Wednesday, September 19, 2007

Raising the personal stakes through intimacy

When it comes to creating dramatic tension, I've talked about creating characters readers can care about, conflict, misunderstandings, complications and expanding the stakes from the personal to the public. What other ways can you raise the stakes for your characters? After all, too many quarrels can sound like petty bickering; too many misunderstandings that aren't resolved can make your characters seem immature. You can only put your characters in physical danger so many times before your story starts to sound like The Perils of Pauline.

Consider, then, something that can be either good, or bad, but that will certainly affect your characters' relationships, and thus your story: physical intimacy and emotional intimacy.

Think about stories where people are forced to be together, either because of a natural catastrophe or man-made situation -- a prison drama, for instance, or a "buddy" picture. In a romance, think stranded in a cabin during a blizzard, or an arranged marriage. The fact that your characters are, in one way or another, trapped together, adds to the tension and affects their relationship.

There's another kind of physical intimacy that, as a romance writer, I'm naturally going to be thinking about, and that's a sexual relationship. That sort of intimacy has to change a relationship, for good or ill. How much would depend on the characters and their situation, but if it doesn't change it at all, why bother writing about it? They might as well be brushing their teeth.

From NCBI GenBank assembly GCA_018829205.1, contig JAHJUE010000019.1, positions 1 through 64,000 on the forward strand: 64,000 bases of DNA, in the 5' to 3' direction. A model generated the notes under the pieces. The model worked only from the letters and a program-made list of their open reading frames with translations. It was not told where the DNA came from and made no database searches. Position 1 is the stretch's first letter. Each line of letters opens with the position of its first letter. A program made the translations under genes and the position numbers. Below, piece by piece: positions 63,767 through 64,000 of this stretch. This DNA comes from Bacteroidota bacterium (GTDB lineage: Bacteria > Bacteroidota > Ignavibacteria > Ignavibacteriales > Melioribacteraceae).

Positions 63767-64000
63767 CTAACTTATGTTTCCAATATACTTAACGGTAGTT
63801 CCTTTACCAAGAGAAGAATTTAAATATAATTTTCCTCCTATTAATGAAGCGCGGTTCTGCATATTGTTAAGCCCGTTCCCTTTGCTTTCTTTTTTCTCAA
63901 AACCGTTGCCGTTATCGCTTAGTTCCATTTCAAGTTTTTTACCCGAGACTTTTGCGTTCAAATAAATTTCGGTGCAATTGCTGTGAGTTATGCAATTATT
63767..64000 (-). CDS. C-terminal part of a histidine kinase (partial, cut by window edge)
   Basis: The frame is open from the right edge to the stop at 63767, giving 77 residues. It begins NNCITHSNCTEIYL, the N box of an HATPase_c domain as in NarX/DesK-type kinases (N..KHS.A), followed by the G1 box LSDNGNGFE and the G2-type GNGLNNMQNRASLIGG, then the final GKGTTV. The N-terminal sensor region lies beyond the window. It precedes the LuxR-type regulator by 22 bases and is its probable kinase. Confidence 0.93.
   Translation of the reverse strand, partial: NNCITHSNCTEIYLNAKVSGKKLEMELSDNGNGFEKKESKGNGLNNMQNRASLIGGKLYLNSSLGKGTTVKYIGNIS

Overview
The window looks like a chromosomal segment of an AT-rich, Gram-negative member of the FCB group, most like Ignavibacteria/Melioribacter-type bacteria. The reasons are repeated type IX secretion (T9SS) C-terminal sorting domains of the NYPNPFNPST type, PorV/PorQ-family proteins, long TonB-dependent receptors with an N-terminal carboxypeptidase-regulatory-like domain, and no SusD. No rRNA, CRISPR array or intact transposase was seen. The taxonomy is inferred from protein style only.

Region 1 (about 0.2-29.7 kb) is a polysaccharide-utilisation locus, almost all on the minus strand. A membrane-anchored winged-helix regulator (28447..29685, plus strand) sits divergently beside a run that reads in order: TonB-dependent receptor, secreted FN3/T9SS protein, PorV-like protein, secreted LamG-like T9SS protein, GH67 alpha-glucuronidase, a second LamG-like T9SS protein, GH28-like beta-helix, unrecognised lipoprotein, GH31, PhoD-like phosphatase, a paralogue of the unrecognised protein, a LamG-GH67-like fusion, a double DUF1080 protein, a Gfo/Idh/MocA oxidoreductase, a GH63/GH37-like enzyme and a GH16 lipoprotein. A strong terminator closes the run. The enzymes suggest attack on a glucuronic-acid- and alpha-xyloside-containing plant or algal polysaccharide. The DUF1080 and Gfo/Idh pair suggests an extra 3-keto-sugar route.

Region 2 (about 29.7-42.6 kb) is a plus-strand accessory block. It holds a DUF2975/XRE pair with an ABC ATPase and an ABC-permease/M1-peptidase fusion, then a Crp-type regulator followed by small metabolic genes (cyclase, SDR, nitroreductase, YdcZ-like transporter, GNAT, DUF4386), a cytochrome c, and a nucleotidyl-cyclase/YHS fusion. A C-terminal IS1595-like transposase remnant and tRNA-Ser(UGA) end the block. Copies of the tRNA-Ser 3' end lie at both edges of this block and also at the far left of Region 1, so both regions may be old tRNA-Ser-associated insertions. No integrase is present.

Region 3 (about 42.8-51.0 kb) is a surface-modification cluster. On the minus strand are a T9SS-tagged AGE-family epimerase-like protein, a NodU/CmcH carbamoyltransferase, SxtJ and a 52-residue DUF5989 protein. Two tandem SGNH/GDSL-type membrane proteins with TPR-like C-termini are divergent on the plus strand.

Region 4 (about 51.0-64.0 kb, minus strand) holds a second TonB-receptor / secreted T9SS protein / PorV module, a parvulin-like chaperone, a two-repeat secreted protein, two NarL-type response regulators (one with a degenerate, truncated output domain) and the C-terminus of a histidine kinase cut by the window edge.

There's another kind of intimacy that can really up the tension in any novel, but especially in romances: emotional intimacy. Everybody fears rejection, so getting close enough to another person to reveal and share one's innermost feelings, can seem very risky indeed. What if you do that and the other person rejects you? Many of my characters would truly rather face physical danger than run that risk. Even the very thought of being emotionally intimate raises the stakes enormously for those characters.

Dramatic tension doesn't have to come from a big explosion, a natural disaster, shots in the dark, a huge quarrel or some deep-seated trauma. It can exist in the possibility of fingertips touching, or wondering if anything should be said. Who hasn't been reading a book, watching a movie or TV show and thought, as two characters are together, "Oh, please, say you're in love and kiss!"

That is dramatic tension, too.


Leah Braemel said...

Are you going to be putting these tips up on your website? Or are they there already? Because they're great, Margaret. Thanks!

Margaret Moore said...

Thanks for the suggestion! I was thinking of using them for an article for our newsletter, and then I could post them on my blog. I'm certainly saving them for future use of some kind. :-)

Anonymous said...

Dear Ms. Moore,
I just finished reading your novel, "The Viking." Though your use of metaphor and simile was moving, I found myself disappointed by the minimal erotic content. In the future, I would prefer more scenes of an intimate nature. However, as this is one of your earlier works, I will give you the benefit of the doubt and try another of your novels. Thanks!!